Monday, December 31, 2018

Rockwell Mining LLC

The Board granted the General Counsel’s Motion for Partial Summary Judgment in this test-of-certification case on the ground that the Respondent failed to raise any issues that were not, or could not have been, litigated in the underlying representation proceeding in which the Union was certified as the bargaining representative.
Charge filed by United Mineworkers of America, AFL-CIO, Region 2, District 12.  Chairman Ring and Members Kaplan and Emanuel participated.

For more information, go to: 
http://www.beverlyhillsemploymentlaw.com/


Thursday, December 27, 2018

Moreno v. Visser Ranch, Inc.

Plaintiff was injured while a passenger in a pickup truck involved in a single-vehicle, rollover accident.  Plaintiff sued the driver (his father), the corporation that employed the driver, and an affiliated corporation that owned the vehicle.  Plaintiff alleged the driver was acting in the scope of his employment at the time of the accident and claimed the defendant corporations were vicariously liable under California’s doctrine of respondeat superior.  The defendant corporations obtained summary adjudication of the respondeat superior claim on the ground that the driver, who was returning home late in the evening after attending a family gathering, was not acting in the scope of his employment at the time of the accident. 

Scope of employment is a question of fact.  Here, the evidence shows defendants required the driver to be on call 24 hours a day, seven days a week to respond immediately to cell phone calls for repairs and maintenance needed at the ranches, farms and dairies operated by defendants.  Also, there is conflicting evidence about whether the driver was required to use the company-owned vehicle, which contained tools and spare parts, at all times so he could respond quickly to call for repairs at defendants’ various locations.  Based on this evidence and other details about the driver’s job, a reasonable trier of fact could find the driver was acting within the scope of his employment when the accident occurred.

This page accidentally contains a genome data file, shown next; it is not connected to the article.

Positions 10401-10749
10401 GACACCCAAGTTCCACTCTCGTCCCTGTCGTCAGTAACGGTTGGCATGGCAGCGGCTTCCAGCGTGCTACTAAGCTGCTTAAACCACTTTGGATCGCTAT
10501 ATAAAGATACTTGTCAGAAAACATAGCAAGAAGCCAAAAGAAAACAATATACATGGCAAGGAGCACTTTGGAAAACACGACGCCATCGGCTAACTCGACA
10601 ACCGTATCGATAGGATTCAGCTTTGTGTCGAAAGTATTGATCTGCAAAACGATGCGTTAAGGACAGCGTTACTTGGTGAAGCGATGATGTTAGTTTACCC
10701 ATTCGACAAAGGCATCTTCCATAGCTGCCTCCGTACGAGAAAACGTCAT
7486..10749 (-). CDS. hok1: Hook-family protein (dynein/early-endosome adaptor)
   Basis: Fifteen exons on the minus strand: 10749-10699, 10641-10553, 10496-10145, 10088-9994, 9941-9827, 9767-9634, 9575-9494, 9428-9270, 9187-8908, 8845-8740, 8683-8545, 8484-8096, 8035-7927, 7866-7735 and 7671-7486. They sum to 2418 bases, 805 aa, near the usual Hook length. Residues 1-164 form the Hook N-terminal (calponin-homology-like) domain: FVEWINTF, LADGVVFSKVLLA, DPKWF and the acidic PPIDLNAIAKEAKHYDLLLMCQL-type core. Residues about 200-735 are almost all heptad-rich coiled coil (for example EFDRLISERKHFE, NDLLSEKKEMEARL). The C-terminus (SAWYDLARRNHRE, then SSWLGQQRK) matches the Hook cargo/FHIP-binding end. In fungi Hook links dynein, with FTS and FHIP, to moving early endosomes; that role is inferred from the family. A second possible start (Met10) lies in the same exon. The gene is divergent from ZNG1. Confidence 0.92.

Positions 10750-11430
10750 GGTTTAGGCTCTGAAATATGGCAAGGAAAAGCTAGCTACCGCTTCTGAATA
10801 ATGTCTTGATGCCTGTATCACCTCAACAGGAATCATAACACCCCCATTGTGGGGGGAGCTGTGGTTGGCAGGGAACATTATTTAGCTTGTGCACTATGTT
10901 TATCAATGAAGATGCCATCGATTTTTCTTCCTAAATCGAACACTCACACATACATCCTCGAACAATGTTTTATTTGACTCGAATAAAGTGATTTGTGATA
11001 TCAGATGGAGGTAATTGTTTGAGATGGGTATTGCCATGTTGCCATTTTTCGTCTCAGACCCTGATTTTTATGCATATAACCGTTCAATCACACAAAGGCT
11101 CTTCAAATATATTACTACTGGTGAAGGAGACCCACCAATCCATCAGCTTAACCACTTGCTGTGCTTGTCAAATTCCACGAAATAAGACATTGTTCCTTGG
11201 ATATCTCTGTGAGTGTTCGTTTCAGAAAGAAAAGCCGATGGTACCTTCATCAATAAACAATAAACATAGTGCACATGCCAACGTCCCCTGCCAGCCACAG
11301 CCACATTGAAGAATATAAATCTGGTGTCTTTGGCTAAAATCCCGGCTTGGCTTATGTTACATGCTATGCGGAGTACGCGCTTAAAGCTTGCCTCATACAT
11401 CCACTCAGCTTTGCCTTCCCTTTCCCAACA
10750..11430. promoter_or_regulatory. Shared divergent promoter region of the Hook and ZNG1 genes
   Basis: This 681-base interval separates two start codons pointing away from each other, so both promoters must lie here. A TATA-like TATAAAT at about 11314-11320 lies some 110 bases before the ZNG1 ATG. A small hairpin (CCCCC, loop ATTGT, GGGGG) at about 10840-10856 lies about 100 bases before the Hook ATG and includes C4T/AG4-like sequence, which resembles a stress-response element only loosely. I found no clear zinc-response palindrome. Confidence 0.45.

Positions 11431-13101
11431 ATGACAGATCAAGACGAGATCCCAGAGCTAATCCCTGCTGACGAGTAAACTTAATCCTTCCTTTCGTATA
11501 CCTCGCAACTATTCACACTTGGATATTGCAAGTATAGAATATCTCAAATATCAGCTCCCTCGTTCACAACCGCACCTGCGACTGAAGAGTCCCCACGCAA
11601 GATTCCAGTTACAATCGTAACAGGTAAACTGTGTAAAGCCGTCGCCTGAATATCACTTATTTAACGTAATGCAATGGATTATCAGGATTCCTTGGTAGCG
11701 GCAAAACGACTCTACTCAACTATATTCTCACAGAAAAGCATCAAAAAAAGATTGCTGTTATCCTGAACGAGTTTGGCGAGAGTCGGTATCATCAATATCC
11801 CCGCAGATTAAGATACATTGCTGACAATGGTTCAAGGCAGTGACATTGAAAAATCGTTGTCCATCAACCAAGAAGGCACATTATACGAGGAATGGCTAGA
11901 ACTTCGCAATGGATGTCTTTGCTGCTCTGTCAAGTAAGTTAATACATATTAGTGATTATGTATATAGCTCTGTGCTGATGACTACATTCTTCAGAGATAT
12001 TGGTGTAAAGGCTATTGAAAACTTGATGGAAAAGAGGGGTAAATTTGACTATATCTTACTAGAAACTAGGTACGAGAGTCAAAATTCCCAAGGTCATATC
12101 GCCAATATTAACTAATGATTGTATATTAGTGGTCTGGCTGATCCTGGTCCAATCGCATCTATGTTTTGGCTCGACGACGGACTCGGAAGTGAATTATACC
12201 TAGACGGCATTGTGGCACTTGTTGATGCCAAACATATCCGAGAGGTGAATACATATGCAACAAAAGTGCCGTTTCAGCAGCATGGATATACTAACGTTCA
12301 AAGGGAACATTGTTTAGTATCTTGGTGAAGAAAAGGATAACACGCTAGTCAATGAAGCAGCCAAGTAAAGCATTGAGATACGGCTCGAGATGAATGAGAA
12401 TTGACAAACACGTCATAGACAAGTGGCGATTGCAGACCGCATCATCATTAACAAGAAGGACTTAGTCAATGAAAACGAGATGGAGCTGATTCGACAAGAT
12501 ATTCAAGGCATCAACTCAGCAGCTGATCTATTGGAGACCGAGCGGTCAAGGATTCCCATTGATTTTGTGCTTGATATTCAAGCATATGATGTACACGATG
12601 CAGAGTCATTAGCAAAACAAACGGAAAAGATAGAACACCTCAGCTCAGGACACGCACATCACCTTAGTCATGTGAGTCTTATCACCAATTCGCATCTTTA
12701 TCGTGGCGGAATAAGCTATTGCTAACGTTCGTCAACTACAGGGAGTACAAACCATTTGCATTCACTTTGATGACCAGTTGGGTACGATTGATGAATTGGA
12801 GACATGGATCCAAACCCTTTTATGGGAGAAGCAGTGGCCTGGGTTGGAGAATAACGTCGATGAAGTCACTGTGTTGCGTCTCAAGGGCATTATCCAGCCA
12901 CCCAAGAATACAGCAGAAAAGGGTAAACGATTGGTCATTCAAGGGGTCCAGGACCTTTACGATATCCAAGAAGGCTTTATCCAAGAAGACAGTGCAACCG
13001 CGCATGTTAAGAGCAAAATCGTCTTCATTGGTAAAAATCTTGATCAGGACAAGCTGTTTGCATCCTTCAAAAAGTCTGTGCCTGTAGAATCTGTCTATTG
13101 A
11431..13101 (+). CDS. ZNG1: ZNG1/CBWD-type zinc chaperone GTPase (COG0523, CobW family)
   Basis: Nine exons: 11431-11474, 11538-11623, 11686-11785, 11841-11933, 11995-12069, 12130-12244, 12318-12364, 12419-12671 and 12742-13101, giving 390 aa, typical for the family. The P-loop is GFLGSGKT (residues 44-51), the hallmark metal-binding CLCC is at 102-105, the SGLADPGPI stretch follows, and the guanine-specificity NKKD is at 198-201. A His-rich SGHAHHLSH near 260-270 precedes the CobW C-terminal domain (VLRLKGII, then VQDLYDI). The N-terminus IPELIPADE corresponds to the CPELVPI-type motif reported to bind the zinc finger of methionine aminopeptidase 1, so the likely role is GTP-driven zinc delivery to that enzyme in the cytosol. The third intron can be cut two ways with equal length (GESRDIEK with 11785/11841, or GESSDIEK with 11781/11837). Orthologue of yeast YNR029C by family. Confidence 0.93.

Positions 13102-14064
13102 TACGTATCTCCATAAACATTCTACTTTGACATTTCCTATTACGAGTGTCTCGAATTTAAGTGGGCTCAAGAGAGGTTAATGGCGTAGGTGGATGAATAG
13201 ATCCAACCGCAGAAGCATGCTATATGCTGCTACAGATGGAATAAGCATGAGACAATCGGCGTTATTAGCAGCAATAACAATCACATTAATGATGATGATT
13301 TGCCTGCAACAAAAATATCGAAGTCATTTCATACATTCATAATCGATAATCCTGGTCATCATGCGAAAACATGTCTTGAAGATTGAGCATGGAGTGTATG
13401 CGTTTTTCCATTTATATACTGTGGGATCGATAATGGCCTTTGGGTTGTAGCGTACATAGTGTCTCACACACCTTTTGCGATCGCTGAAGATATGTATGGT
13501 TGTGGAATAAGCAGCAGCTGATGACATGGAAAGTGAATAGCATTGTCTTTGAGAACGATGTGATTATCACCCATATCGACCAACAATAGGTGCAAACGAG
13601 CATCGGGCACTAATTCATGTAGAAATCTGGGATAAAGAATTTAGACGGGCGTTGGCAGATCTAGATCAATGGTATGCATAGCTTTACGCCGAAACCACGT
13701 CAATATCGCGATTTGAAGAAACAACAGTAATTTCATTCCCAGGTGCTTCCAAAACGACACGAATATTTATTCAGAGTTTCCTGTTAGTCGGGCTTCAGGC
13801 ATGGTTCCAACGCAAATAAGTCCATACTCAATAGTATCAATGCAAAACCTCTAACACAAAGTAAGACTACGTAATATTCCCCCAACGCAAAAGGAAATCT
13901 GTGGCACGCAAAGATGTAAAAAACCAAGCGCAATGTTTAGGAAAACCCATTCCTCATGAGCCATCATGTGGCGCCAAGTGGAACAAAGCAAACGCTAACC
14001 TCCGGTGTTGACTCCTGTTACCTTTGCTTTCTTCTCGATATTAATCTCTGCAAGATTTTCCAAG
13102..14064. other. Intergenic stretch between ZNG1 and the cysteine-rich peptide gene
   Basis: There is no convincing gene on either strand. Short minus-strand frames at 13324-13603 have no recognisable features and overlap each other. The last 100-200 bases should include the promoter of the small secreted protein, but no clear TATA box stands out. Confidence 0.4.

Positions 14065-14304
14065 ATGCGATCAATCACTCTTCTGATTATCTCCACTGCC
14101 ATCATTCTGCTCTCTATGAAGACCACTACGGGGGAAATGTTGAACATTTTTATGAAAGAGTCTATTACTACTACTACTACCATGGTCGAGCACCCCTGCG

We publish this decision because it is distinguishable from most other cases involving an employee’s required use of a company-owned vehicle.  Usually, those cases involve an employee who is required to use the vehicle only for the commute to and from work but is not required to use the vehicle while off work.  Here, a trier of fact reasonably could find the driver’s use of the truck for personal travel after work was dictated by the employer’s requirement.  In such circumstances, the risk of the truck’s involvement in an accident is a foreseeable risk that is attributable to the business enterprise under California’s risks-of-the-enterprise principle, which is the primary justification for its respondeat superior doctrine. 

Consequently, responsibility for that risk is best allocated to the enterprise, which is able to spread the risk (and actually did so) by obtaining insurance.

For more information, go to: 

Carrington v. Starbucks Corporation

Evidence that a worker accurately recorded her work time, that she was required to obtain approval from her supervisor prior to beginning her meal break and that she would begin her meal break when instructed was sufficient to support a finding that she did not receive meal breaks as required by law where the worker's records indicate she worked more five hours without taking a meal break and she did not receive a premium payment. Provision of a late meal period does not satisfy California's meal period requirements. An employee who brings a representative action under the Private Attorney General Act may seek penalties not only for the Labor Code violation that affected her, but also for different violations that affected other employees.

Carrington v. Starbucks Corporation - filed Nov. 27, 2018, publication ordered Dec. 19, 2018, Fourth District, Div. One 
Cite as 2018 S.O.S. 6102 

For more information, go to: 

Wednesday, December 19, 2018

McCleery v. Allstate Ins. Co.

In this putative class action, property inspectors allege they were engaged by three “service” companies to perform inspections for two major insurers.  The inspectors allege they were in fact employees of the insurers and service companies jointly, and were entitled to but deprived of minimum wages, overtime, meal and rest breaks, reimbursement of expenses, and accurate wage statements.

The inspectors moved for class certification, supported by their expert’s declaration that liability could be determined and damages calculated classwide by way of statistical analyses of results obtained from an anonymous, double-blind survey of a sampling of class members.

The trial court summarily rejected the expert’s plan and denied certification on the ground that the inspectors had failed to show that their status as employees (as opposed to independent contractors) could be established on predominately common proof.